Pressure Injuries (per 1,000 patient days):

  

Gillette Rate 

2018

0.168

2019 

0.086

2020 

This chart shows the frequency with which patients were harmed by pressure injuries. When reading this chart, lower is better. 
Data Source: Children’s Hospitals Solutions for Patient Safety Collaborative. 

A surgical site infection is an infection that develops in the part of the body where a recent surgery took place. We prevent these infections by implementing best practices before, during and after every patient’s surgery.

Surgical Site Infection: Spine Fusion (per 100 procedures):

  

Gillette Rate 

2018

0.752

2019 

1.770

2020 

1.648

This chart shows the frequency with which patients were harmed by surgical site infections (spine fusion). When reading this chart, lower is better. 
Data Source: Children’s Hospitals Solutions for Patient Safety Collaborative. 

A surgical site infection is an infection that develops in the part of the body where a recent surgery took place. We prevent these infections by implementing best practices before, during and after every patient’s surgery.

Surgical Site Infection: Neuro Shunt (per 100 procedures):

  

Gillette Rate 

2018

0

2019 

0

2020 

1.887

This chart shows the frequency with which patients were harmed by surgical site infections (neuro shunt). When reading this chart, lower is better. 
Data Source: Children’s Hospitals Solutions for Patient Safety Collaborative. 

A venous thromboembolism (VTE) occurs when a blood clot forms in a deep vein, often in the arm or leg. Patients who are immobile or have reduced mobility for an extended time are at greater risk for developing a venous thromboembolism. Our teams assess every patient for risk factors daily and implement best practices shown to prevent serious clots.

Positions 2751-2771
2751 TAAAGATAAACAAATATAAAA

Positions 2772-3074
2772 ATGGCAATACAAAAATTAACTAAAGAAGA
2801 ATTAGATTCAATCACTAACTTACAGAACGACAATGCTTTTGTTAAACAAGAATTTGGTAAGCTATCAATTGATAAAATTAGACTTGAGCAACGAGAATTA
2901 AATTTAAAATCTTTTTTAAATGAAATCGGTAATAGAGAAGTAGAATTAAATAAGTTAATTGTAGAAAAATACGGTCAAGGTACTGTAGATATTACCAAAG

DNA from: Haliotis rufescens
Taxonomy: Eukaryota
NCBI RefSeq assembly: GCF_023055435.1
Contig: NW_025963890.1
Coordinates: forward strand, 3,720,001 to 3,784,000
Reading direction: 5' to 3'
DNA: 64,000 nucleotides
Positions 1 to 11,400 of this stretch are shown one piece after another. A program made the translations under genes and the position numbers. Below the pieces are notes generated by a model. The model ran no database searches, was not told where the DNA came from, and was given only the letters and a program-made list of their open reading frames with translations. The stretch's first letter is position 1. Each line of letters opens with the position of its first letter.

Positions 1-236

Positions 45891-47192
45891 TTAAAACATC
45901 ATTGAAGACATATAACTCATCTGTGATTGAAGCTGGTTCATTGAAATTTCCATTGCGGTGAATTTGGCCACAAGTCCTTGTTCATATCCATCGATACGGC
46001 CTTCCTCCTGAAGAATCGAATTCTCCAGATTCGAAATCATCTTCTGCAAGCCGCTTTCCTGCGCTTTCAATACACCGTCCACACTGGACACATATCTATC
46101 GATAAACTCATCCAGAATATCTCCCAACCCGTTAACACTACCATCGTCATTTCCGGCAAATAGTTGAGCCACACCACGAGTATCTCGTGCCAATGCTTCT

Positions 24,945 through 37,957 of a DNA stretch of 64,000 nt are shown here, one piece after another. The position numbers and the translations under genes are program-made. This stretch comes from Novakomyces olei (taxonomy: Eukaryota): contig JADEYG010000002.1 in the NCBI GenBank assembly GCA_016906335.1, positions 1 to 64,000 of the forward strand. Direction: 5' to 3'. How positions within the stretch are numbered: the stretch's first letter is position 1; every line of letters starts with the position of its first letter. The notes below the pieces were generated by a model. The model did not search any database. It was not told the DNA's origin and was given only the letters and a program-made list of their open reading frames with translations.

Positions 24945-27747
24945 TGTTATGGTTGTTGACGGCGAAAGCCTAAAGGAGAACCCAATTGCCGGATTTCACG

Venous Thromboembolism Events (per 1,000 patient days):

  

Gillette Rate 

2018

0.168

2019 

0.086

2020 

0.238

This chart shows the frequency with which patients were harmed by venous thromboembolism events. When reading this chart, lower is better. 
Data Source: Children’s Hospitals Solutions for Patient Safety Collaborative. 

Readmission occurs when a patient who has been discharged from the hospital and has an unplanned readmission to an inpatient within a certain time interval (our standard is thirty days). We lower preventable readmissions by following established best practices that help prepare families to care for their child at home.

Readmissions within 30 Days (per 100 discharges):

  

Gillette Rate 

2018

5.574

2019 

4.247

2020 

0.828

This chart shows the frequency of patients readmitted within 30 days. When reading this chart, lower is better. 
Data Source: Children’s Hospitals Solutions for Patient Safety Collaborative. 

Readmission occurs when a patient who has been discharged from the hospital and has an unplanned readmission to an inpatient within a certain time interval (our standard is thirty days). We lower preventable readmissions by following established best practices that help prepare families to care for their child at home.

Readmissions within 7 Days (per 100 discharges):

  

Gillette Rate 

2018

2.473

2019 

1.593

2020 

0.331

This chart shows the frequency of patients readmitted within 7 days. When reading this chart, lower is better. 
Data Source: Children’s Hospitals Solutions for Patient Safety Collaborative. 

You play an important role in your child’s health care, and we respect your voice. If you experience a patient care or safety concern, please—let us know by alerting your child’s provider or submitting your feedback to us.